Sunday, June 20, marked the United Nations’ World Refugee Day, a time to focus on refugees worldwide, applaud their courage, and highlight their contributions. This year’s theme, “Heal, Learn, Shine,” recognizes the challenges of Covid-19, the need to uphold the right to education, and how refugees persevere despite the challenges they face.
According to the UN, there are more than 1.1 million refugees from my home country of Myanmar, making it one of the top five source countries of refugees worldwide. While many were able to celebrate World Refugee Day, those forced to flee Myanmar continue to witness mass atrocities.
As the number of people fleeing the Myanmar military’s violence has only increased since the coup, seeking refuge in Thailand has proved increasingly difficult for ethnic-minority refugees as Thai officials fear the spread of Covid-19 and strictly police their borders.
Estimates are that in March and April, close to 3,000 Karen internally displaced persons (IDPs) crossed the Salween River to seek refuge in Thailand, only to be held by Thai officials until conditions were deemed secure enough to turn them away.
Similarly, more than 100,000 Karenni civilians escaping conflict in their home state were met with force at the Thai border, where officials attempted to push back thousands.
Safety and security for refugees are rare, even when they are accepted by host countries. Refugees are uniquely affected by a number of factors, and are being disproportionately impacted by Covid-19.
Often crammed into tight living situations with inadequate hygiene facilities, the ability to escape Covid-19’s grip is almost impossible for Myanmar’s refugees. With more than a million Rohingya refugees living in Bangladesh, there have been estimates of more than 1,300 cases of Covid-19 in the camps. Vaccine supplies are also far from refugees’ reach – as of June 1, no Covid-19 vaccines had been distributed in Cox’s Bazar.
Education remains unavailable to refugees from Myanmar and across the diaspora in Bangladesh, India, Thailand and Malaysia. While some children are able to attend small, community-run schools, the general lack of educational opportunities forces entire generations from Myanmar to face their future unprepared.
A May study found that 68% of Rohingya families have at least one child aged five to 17 who has been offered no opportunities to gain an education.
Despite impossible conditions and a consistent lack of international support, there are numerous examples of how refugees from Myanmar impact communities around the world.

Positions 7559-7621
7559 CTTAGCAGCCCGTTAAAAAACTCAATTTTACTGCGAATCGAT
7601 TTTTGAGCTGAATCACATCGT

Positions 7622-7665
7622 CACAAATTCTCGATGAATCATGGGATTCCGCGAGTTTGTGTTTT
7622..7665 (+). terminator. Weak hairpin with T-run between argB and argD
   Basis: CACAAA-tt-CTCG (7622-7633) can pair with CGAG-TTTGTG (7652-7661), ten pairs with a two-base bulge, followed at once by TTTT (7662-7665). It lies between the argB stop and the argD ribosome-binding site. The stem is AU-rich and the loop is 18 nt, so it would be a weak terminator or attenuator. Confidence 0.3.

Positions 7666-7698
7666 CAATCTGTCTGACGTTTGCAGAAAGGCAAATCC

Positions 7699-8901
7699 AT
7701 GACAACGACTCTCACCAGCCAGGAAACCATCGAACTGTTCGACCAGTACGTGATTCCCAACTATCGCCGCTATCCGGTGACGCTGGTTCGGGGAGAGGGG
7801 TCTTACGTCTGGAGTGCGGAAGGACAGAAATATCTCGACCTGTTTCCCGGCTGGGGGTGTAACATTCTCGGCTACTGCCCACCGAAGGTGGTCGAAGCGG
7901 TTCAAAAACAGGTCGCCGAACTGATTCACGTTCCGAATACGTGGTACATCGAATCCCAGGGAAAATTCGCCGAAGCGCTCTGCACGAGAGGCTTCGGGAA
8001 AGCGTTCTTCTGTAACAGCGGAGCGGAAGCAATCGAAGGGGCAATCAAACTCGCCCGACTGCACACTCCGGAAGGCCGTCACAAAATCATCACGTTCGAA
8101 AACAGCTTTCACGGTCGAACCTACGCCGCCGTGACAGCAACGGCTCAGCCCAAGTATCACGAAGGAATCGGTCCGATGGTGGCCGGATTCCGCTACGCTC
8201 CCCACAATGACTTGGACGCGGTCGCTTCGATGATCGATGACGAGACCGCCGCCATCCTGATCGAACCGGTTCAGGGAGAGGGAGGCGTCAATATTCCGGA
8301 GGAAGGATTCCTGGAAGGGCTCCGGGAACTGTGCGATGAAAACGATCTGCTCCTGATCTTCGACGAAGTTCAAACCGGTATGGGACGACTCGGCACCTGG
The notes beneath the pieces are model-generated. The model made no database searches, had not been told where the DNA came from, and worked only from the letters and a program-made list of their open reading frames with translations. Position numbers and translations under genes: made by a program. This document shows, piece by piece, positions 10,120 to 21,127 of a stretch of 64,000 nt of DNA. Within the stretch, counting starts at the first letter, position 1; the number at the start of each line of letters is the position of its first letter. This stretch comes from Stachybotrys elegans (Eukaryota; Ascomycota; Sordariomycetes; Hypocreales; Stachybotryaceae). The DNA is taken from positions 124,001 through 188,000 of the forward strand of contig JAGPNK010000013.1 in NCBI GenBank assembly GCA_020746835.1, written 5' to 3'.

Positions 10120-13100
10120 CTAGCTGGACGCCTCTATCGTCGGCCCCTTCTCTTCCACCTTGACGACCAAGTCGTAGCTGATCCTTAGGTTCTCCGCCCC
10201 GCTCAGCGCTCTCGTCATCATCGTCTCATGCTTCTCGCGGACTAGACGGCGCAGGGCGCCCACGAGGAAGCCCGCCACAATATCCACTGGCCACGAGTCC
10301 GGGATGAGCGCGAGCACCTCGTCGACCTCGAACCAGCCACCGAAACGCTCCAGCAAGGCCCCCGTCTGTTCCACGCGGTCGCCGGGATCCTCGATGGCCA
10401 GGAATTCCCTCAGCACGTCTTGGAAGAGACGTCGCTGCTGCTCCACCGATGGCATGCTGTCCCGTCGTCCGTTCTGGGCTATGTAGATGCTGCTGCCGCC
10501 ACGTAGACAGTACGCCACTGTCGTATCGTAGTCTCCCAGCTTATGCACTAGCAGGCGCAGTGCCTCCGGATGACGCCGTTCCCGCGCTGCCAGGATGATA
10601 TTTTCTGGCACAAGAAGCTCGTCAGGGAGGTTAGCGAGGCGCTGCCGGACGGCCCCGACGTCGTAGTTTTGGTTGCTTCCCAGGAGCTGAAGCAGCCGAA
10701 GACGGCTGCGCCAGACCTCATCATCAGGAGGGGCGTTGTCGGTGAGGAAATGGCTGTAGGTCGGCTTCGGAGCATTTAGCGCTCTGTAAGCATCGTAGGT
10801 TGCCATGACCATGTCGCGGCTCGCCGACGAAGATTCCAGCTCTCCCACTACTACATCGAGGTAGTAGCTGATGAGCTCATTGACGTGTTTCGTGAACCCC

The Chin Human Rights Organization has empowered thousands of Chin refugees in India and Malaysia to help them reach their full potential. With help from the Rohingya Women Development Network, Rohingya women in Malaysia are taught about their rights and the key roles they play in society.
Internally displaced Karenni and their refugee diaspora are supported by the collective work of the Karenni Civil Society Network, a Karenni-led effort that also speaks out against the human-rights abuses experienced by ethnic minorities across Myanmar.
While these efforts are worthy of celebration and highlight what refugees contribute to our communities, this impact would be amplified to the greatest extent if these individuals could bring their talent home to Myanmar for the benefit of all.
It is difficult for civilians in Myanmar to heal when the army continues to brutalize its own people. Despite their suffering, refugees and IDPs are learning to empower themselves. However, they cannot do this alone. If the situation in Myanmar does not improve, the reported 175,000 internally displaced men, women, and children – a figure that is doubtlessly a conservative estimate – will likely become refugees.
The Myanmar military’s impunity weighs heavily on the minds of refugees in Southeast Asia and IDPs in Myanmar who look to their home country and wonder if their chance to return safely is slipping away. Refugees in camps and those resettled abroad are calling for the world to act, but is anyone listening?
While everyone has the right to protection and freedom from the risk of death and torture, now more than ever, we need a world that will sustainably uphold the rights of all. The international community should take swift action to pressure the Myanmar military to allow unconditional humanitarian access to internally displaced people.
Cross-border aid is also essential and beyond crucial to the survival of the hundreds of thousands living in makeshift facilities and refugee camps.
Ending the illegal junta in Myanmar is the first step to securing human-rights-based livelihoods for refugees and the millions of civilians who have long deserved peace and democratic rule. Only then can we collectively begin a new and more equitable process to heal, learn, and shine.